Wednesday, 26 March 2014

On money, again

The other day I wrote a post on the money's code of silence. Since then, I couldn't stop thinking about it.

I will not aspire to something so ambitious as cracking this code because (1) I don't know how to, and (2) I don't really want to speculate, you know, for various undisclosed reasons that are primarily directed at my desire to avoid misunderstanding. There has been a few times whereby I was incapable of writing in a way that is understood in the way that I intend it to be. I would love to say that other people have an uncanny ability of taking what I said a little bit too literally during the most unfortunate moments. But it is mostly attributed to me not being bothered enough to explain myself, let alone my meanings. I feel so grown up; ten years ago, that sentence would never have crossed my mind.

Money is a fascinating medium: it can be so much more than its purchasing power alone. Money can change the dynamics of your relationships with people, money changes how people look at you, treat you, befriend you, money makes people behave differently, choose differently, live differently. People may even love you for your money, or stop loving you for your lack of money. It is a sad, harsh reality of life. I am tempted to run a social experiment whereby I declare myself a lottery winner and see how many people 'suddenly' want to catch up with me. I have not won the lottery yet, and given that I have written about this experiment here, chance of me running it is like pretty much zero.

It is not about my refusal to spend my money or even share it; it is about how others simply expect me to spend my money on them. This is something I find incredibly annoying: what makes you feel so entitled to other people's money. If I have to pay for the pleasure of your company, that is a fact that I prefer to know upfront, thankyouverymuch. Even when I had the desire to spend money on these people, their sense of entitlement usually puts me off. Seriously. Have we forgotten what it is to be courteous, or not even that, how about just being... socially acceptable?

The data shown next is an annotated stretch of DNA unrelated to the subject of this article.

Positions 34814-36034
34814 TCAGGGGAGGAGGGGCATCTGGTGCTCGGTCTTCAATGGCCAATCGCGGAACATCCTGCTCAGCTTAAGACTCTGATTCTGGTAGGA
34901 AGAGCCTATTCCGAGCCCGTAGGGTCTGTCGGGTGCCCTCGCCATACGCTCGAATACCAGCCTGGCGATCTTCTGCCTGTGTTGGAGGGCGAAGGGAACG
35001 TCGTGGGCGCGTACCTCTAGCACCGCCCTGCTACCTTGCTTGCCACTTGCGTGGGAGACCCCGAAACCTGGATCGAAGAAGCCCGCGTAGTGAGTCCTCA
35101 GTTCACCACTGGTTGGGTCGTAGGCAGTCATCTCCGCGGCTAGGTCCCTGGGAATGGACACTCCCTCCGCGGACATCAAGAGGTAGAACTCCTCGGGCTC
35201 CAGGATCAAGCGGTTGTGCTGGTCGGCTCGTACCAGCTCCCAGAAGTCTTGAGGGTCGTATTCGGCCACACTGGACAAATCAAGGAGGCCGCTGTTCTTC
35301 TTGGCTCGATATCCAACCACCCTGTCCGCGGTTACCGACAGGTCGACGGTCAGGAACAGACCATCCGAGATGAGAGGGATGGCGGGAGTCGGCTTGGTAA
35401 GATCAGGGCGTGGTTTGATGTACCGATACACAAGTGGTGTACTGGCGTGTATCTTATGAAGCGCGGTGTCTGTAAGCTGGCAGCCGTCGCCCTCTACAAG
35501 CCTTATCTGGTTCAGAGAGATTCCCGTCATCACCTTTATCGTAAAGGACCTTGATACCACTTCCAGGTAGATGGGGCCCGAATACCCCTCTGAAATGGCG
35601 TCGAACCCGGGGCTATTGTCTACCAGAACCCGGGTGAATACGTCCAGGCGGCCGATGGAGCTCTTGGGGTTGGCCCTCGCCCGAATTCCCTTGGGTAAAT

Thankfully, these days I am no longer fronted by this issue on a regular basis. People I call my friends are those people who have been raised well and they would never, under any circumstance, demand that I spend my money on them. And if I do spend my money on them, because I am nice like that, they have the courtesy to accept and then return the favour. The last bit is something they don't have to do, but they always do, and this is something that is independent of how much money they make (or at least my estimates). 

Because of what I see in my friends, I like to go on living life, and observing other people's lives and coming to the conclusion that who we are (and more importantly, who we are not) has nothing to do with the size of our bank balances, savings account and investments. The older I get, the more I realise that, whether that is true or not, I am not so sure anymore.

I get judged on my monetary decisions on a very regular basis, by friends and strangers alike (case in point: buying lunch). If I were to be completely honest with you, I have also been on the other end of this judgment stick: I am guilty of judging people's spending habit. And when I say people, what I really mean is my friends, not so much some random stranger. (Although there was this one time whereby I got a compliment on the necklace I was wearing, which was like some random necklace I bought at a flea market, which was unlikely to be vintage, only to hear the same person calling me fake because in her opinion, those stones are not real turquoise. Bitch, seriously? After being affronted by something so unexpected, I cannot not judge.)

Because I don't care about what some random strangers are buying - it is their prerogative. However, if you are my friend and you have gone shopping with me, chance is that I have judged you based on what you buy. Lest you think that this is a bad thing, let me kindly remind you that I am not the sort of person who would let you make a bad choice. Seriously. If something makes your bum looks big, and I love you enough, I will tell you. I may even choose something more flattering for you. You're welcome.

Okay, yes, we can go shopping together! You can contact me via Twitter, @drbelles. You've worked out what Twitter is by now, yes? You can find a more superficial side of me in my other blog, and snippets of my life on instagram. You may even get a glimpse of the fake turquoise necklace!   

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